Figure 8(a) shows the power spectrum of the amplitudes for two different wave numbers for the two mass system with β1=2β2. For each specific k value we clearly obtain two frequencies for the acoustic branch [j=1; smaller ωj(k)] and the optical branch [j=2; larger ωj(k)]. Figure 8(b) shows the resultant dispersion relations obtained numerically. As is well known, Fig. 8 depicts the presence of a band gap due to spatially varying stiffness. The width of the gap depends on the relative values of β1 and β2 (when β1=β2 there is no gap). In Fig. 8(b), we also compare the dispersion relations obtained theoretically using Eq. (13) (*, asterisk). The results are in excellent agreement. The dynamical trajectories generated by the MD simulation can also be analyzed within the framework of the spectral energy density (sed) method (Thomas et al., 2010) for analyzing the elastic band structure of superlattices. However, the sed method is computationally very expensive (because one must scan for all possible frequency values) and does not capture the information on the phases of the amplitudes, whereas using the SAAP method we can easily calculate the elastic band structure since the frequency spectrum ωj(k) for corresponding wave number k is known, while also extracting the phases.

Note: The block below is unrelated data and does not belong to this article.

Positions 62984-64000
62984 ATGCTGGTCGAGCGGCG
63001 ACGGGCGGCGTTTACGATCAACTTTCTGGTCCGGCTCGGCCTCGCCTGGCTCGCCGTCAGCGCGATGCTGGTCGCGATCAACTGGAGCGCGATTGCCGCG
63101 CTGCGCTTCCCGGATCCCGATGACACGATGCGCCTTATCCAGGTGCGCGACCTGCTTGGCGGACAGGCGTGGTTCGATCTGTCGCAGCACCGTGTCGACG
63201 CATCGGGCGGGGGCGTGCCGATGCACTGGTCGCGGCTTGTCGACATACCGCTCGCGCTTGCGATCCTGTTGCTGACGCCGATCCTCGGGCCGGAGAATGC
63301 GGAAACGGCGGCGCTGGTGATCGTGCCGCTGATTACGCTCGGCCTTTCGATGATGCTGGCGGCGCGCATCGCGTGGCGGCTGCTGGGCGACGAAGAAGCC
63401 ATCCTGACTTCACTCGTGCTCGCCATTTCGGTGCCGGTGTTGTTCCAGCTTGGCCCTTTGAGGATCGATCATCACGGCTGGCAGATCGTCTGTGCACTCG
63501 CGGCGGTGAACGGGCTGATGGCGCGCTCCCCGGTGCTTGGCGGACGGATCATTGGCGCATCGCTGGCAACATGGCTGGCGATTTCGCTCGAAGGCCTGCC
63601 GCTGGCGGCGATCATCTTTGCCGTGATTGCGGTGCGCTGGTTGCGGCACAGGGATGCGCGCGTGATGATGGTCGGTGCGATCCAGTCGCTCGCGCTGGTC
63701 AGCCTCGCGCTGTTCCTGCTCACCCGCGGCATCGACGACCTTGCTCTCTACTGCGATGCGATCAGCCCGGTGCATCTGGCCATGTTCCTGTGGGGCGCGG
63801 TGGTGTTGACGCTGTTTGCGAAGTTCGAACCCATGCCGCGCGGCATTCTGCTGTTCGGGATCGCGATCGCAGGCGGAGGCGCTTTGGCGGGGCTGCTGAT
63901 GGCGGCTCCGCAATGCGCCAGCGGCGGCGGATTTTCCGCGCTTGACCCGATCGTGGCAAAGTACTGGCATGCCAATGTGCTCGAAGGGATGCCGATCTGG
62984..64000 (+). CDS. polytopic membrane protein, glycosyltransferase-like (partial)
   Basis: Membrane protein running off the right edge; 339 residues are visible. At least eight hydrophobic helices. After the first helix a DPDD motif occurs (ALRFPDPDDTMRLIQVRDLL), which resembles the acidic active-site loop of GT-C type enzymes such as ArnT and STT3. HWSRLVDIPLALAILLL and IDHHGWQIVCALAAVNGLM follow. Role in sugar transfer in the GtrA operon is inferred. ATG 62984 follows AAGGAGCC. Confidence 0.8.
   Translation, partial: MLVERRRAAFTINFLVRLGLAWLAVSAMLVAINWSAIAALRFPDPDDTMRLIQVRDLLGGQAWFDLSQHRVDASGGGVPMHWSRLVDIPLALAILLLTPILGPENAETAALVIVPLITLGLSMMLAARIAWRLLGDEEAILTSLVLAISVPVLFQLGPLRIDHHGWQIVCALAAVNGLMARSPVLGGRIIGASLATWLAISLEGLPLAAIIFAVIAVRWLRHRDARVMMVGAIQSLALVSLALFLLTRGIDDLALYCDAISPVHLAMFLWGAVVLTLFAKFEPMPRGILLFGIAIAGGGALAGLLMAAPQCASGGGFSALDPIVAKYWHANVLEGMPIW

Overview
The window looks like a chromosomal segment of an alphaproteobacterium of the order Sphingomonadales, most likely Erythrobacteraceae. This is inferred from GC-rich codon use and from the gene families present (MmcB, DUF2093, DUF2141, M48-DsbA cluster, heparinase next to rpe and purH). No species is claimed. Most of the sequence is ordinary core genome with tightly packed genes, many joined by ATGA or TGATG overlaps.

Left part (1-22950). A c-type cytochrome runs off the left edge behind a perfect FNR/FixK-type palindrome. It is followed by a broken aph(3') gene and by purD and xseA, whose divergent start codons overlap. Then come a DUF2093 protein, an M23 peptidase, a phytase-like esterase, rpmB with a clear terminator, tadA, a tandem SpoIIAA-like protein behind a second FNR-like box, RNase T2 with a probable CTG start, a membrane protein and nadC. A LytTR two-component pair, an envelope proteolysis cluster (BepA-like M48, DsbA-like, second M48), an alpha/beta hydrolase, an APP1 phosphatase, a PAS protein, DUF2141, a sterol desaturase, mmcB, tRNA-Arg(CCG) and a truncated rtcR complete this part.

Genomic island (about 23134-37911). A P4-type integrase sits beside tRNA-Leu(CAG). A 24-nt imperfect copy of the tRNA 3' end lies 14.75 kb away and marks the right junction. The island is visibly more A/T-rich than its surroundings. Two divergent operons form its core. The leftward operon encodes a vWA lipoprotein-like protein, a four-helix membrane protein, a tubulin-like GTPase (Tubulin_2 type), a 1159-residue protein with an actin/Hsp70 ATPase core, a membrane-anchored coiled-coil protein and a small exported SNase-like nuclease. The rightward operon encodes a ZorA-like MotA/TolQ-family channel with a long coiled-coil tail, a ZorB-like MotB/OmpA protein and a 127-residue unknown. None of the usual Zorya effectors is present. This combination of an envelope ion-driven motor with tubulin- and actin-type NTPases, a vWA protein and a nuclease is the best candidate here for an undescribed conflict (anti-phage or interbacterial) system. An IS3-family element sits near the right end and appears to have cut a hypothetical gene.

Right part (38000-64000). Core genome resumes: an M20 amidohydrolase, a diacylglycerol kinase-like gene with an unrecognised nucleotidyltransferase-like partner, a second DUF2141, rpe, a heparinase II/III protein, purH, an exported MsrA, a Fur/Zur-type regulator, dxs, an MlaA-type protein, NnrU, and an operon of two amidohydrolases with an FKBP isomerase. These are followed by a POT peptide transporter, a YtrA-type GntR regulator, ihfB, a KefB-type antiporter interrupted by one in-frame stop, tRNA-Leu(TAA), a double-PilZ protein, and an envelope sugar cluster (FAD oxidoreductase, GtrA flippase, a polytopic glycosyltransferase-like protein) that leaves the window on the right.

FIG. 8.

(a) Discrete Fourier transform power spectrum for two values of wave number k, (b) comparisons of the dispersion relation of the numerical simulation of Eqs. (3) and (8) (○, circle) with the theory obtained using Eq. (13) (*, asterisk), for two mass unit cell with β1=2β2. System parameters: Nc=36,m=1kg, β1=1N/m. MD Simulation parameters: unit step =0.1s, Total time steps =218. Here, both axes are in units of radians.

FIG. 8.

(a) Discrete Fourier transform power spectrum for two values of wave number k, (b) comparisons of the dispersion relation of the numerical simulation of Eqs. (3) and (8) (○, circle) with the theory obtained using Eq. (13) (*, asterisk), for two mass unit cell with β1=2β2. System parameters: Nc=36,m=1kg, β1=1N/m. MD Simulation parameters: unit step =0.1s, Total time steps =218. Here, both axes are in units of radians.

Close modal

Numerical simulations of Eqs. (1), (2), and (8) for the two mass unit cell produce the normalized complex amplitudes and phases predicted theoretically, validating our SAAP procedure and numerical implementation.